The Great Gatsby is a 2013 3D romantic drama film. It is an adaptation of F. Scott Fitzgerald’s 1925 novel of the same name. It follows the life and times of millionaire Jay Gatsby and his neighbor Nick, who recounts his encounter with Gatsby at the height of the Roaring Twenties. The film received mixed reviews from critics.
Director: Baz Luhrmann
Writers: Baz Luhrmann (screenplay), Craig Pearce (screenplay)
Genre: Drama, Romance
Release Date: 10 May 2013 (USA) , 24 May 2013 (PAK)
PG Rating: Rated PG-13 for some violent images, sexual content, smoking, partying and brief language
Runtime: 142 min
IMDB Rating: 7.5/10
An adaptation of F. Scott Fitzgerald’s Long Island-set novel, where Midwesterner Nick Carraway is lured into the lavish world of his neighbor, Jay Gatsby. Soon enough, however, Carraway will see through the cracks of Gatsby’s nouveau riche existence, where obsession, madness, and tragedy await.
– Written by Anonymous
Leonardo DiCaprio as Jay Gatsby
Joel Edgerton as Tom Buchanan
Tobey Maguire as Nick Carraway
Adelaide Clemens as Catherine
Amitabh Bachchan as Meyer Wolfsheim
Elizabeth Debicki as Jordan Baker
Budget: $105,000,000 (estimated)
Opening Weekend: $50,085,184 (USA) (10 May 2013)
Gross: $136,167,527 (USA) (7 June 2013)
“If history is any indication,” a Forbes report read on May 3, “ ‘The Great Gatsby’ will bomb rather hard.” BoxOffice.com at one point projected very soft opening-weekend sales of about $24 million. Early on, several studios were so worried about the movie’s multiplex prospects that they passed on making it.
“The Great Gatsby,” directed by Baz Luhrmann, has become the latest example of the Hollywood machinery getting audience interest wrong. “Gatsby,” adapted from F. Scott Fitzgerald’s classic novel and starring Leonardo DiCaprio in the title role, is now expected to take in at least $330 million worldwide.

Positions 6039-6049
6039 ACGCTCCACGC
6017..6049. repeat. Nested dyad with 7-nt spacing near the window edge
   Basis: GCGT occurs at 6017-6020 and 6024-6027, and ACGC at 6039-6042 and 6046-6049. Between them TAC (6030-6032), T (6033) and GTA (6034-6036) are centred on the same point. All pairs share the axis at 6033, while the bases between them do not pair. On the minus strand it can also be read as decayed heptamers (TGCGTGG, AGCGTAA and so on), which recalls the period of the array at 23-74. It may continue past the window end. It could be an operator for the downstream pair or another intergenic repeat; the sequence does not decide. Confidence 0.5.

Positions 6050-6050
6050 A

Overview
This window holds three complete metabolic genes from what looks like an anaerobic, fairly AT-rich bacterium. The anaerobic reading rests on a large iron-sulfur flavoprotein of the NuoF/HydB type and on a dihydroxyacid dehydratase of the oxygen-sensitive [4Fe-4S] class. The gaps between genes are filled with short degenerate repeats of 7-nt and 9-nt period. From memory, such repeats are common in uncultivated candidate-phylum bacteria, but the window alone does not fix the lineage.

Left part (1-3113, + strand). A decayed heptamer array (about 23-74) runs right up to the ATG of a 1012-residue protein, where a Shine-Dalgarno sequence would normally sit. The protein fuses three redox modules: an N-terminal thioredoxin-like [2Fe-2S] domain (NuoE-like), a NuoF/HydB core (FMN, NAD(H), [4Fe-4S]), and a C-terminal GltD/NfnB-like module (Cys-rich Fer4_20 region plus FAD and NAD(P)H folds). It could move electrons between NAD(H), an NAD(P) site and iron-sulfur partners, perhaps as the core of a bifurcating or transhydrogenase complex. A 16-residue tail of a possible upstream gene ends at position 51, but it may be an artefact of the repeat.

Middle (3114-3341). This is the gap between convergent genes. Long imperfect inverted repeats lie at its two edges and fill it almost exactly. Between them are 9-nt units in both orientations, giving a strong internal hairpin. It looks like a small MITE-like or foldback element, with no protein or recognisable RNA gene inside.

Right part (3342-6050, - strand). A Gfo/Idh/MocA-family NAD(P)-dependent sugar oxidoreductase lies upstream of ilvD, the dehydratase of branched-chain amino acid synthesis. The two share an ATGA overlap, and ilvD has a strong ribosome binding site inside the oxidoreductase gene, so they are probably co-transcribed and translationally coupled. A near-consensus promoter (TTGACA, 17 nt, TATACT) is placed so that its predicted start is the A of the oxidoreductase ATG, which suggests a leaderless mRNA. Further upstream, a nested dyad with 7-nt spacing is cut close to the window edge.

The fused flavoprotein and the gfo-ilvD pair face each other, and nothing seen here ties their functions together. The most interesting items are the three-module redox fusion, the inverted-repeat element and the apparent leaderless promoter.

With that kind of box-office success, the movie should be able to generate $200 million or so more from ancillary sources like DVD sales and reruns on cable channels, studio executives said.
Profitability is another matter, affected by unknown factors, including how compensation for Mr. DiCaprio and Mr. Luhrmann was structured. The movie was also expensive to make; executives who worked on “The Great Gatsby” contend it cost about $105 million after heftier-than-normal rebates from filming in Australia. Global marketing costs, after factoring in partnerships, ran $90 million. (Some insiders say those costs were substantially higher.)
Is it surprising that “The Great Gatsby” has succeeded? Apparently not to a lot of movie fans. Who would bet against Mr. DiCaprio in a flashy retelling of one of literature’s best-known stories?
A lot of people did. Village Roadshow, a film financier and production company, showed interest early on, agreeing to collaborate with Sony. But Sony, which had a flop with “How Do You Know” around the time “The Great Gatsby” was getting under way, decided it was too risky.
Members of Mr. Luhrmann’s management team said he then approached other studios but got one no after another: too expensive; mainstream audiences would not be interested; his last movie, “Australia,” was a disappointment.
Warner, with Village Roadshow, finally said yes, but only after Warner’s president of production, Greg Silverman, became an avid supporter of the project.
So, with the money now rolling in, is Mr. Luhrmann’s camp saying “told you so”? In true Hollywood fashion, it is gloating in private while trying — successfully, apparently — to get the word of its vindication out there.